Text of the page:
I was lucky enough to win this book in a competition run by Borders bookstore. I’m glad that I won it, because I’m not sure whether I would have liked this as much had I shelled out hard earned cash for it.
This is the sixth book in the Thursday Next series and like the others, is told in first person by Thursday herself. But in this book, it’s the second fictional Thursday telling the story, not the real Thursday Next, who has disappeared and not the first fictional Thursday Next, who was erased. This is the loving, gentle, hippy Thursday Next that failed Jurisfiction, unlike the real Thursday Next.
Too many Thursdays in the above paragraph? This is a book whose plot could be difficult to grasp without reading the previous books. Let me try to summarise: in an alternate universe where cheese is illicit, everyone loves reading and the world is nearly completely controlled by the Goliath Corporation resides Thursday Next. An ex-SpecOps agent, she lives with her husband Landen (who was erased by Goliath temporarily) and children (one who is never seen but anyone besides Thursday). Thursday is also a Jurisfiction agent, meaning she has the ability to ‘jump’ into books and solve crimes/issues in the BookWorld.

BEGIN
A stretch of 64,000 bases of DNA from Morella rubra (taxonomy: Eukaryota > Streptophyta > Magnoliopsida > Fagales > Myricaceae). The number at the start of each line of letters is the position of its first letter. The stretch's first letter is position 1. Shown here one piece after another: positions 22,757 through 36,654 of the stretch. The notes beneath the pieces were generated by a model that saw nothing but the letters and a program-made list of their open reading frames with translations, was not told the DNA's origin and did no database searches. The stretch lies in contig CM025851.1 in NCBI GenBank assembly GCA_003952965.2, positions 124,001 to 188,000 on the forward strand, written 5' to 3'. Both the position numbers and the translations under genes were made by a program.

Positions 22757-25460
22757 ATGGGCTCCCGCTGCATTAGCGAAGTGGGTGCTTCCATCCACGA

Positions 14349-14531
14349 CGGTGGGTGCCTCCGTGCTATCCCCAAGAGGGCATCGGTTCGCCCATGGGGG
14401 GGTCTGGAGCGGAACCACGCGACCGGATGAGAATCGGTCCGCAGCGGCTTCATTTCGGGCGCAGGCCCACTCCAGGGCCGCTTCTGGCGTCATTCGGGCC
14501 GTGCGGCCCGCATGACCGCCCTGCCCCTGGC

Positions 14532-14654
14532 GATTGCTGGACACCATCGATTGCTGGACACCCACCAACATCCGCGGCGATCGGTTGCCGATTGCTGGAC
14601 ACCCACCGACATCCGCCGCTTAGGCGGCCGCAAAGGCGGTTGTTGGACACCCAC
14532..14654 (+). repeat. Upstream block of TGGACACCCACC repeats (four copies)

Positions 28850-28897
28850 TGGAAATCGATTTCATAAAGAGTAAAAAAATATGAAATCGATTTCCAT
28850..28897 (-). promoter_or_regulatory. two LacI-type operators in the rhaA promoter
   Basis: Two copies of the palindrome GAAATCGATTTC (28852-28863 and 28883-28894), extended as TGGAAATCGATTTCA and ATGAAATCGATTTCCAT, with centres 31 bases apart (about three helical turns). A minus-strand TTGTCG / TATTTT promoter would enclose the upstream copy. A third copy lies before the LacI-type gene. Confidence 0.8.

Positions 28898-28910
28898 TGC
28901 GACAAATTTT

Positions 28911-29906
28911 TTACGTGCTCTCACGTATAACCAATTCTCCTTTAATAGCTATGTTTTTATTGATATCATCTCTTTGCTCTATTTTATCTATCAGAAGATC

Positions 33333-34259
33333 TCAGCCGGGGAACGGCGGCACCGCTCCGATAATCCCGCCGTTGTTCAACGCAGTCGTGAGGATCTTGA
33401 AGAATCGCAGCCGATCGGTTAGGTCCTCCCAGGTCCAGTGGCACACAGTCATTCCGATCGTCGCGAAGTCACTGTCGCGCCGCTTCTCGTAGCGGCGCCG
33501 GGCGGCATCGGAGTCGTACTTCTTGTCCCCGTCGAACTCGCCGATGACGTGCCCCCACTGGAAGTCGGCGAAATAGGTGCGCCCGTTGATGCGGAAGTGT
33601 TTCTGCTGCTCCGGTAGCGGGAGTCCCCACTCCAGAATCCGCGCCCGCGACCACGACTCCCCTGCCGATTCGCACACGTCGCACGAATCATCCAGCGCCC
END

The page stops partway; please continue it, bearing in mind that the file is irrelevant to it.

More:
But Thursday is missing from this book and fictional Thursday, a resident in the BookWorld (who acts out the Thursday Next books as you read them) tells this story. The story mainly takes place in the BookWorld and while this world is interesting, we’ve heard about Netherfield Park and grammacytes in previous books. The ‘reworking’ of the BookWorld wasn’t really interesting and not particularly necessary. The overall plot is basic – that Thursday is looking for Thursday. In her travels, she meets the adorable Sprockett, her robot butler as well as interacts with many well-known fictional characters (e.g. The Lady of Shallott).
This books moves a lot more slowly than the previous Thursday Next books (not the fault of fictional Thursday, she doesn’t really have a detailed plot line to work with) and the conclusion is tied up oh-so-neatly. It lacks the witticisms and fiction in-jokes of the previous books. I think I’ll wait for the reviews of Thursday Next #7 before I enter competitions to win it.
Read it if: You love Thursday Next with a passion, but aren’t easily disappointed.
7 out of 10.